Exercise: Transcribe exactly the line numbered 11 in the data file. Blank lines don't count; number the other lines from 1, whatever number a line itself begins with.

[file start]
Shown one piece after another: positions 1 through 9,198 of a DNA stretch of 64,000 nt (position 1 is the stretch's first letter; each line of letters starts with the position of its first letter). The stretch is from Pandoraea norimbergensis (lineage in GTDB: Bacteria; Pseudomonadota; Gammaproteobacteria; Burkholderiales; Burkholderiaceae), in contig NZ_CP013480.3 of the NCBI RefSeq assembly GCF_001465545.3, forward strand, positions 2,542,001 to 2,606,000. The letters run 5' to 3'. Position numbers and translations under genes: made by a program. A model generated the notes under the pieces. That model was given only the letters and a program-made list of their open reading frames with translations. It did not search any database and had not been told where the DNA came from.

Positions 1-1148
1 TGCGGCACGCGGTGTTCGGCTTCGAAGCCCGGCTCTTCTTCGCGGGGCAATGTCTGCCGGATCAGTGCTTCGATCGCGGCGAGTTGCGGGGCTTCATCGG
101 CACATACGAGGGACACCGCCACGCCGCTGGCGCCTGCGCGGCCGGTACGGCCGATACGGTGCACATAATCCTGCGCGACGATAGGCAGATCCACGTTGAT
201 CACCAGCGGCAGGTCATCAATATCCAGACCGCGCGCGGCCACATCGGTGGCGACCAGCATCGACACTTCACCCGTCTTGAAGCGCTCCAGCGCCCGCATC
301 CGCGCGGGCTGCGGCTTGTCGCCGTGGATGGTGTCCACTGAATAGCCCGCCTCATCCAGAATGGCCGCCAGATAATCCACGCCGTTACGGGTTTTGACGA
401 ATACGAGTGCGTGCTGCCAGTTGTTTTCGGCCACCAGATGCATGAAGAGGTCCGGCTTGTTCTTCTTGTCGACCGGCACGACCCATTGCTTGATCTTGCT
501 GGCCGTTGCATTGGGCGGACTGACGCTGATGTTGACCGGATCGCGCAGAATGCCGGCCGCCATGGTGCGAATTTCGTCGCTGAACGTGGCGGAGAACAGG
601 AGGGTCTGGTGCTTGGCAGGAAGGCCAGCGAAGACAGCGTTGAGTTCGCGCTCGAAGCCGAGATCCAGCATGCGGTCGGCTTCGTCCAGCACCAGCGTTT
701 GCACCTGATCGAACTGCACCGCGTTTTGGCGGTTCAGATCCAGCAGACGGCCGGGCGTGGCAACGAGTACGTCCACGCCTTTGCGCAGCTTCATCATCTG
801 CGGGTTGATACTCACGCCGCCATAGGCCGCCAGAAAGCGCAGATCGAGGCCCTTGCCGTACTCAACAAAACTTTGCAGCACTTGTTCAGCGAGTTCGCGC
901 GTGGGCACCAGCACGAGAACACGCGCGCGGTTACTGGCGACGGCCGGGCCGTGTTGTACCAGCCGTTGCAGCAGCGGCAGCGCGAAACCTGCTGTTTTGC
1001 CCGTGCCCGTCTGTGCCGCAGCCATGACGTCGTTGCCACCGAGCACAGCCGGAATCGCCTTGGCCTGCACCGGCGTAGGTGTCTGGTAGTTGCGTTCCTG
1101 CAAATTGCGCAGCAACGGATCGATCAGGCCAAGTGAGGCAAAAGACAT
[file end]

801 CGGGTTGATACTCACGCCGCCATAGGCCGCCAGAAAGCGCAGATCGAGGCCCTTGCCGTACTCAACAAAACTTTGCAGCACTTGTTCAGCGAGTTCGCGC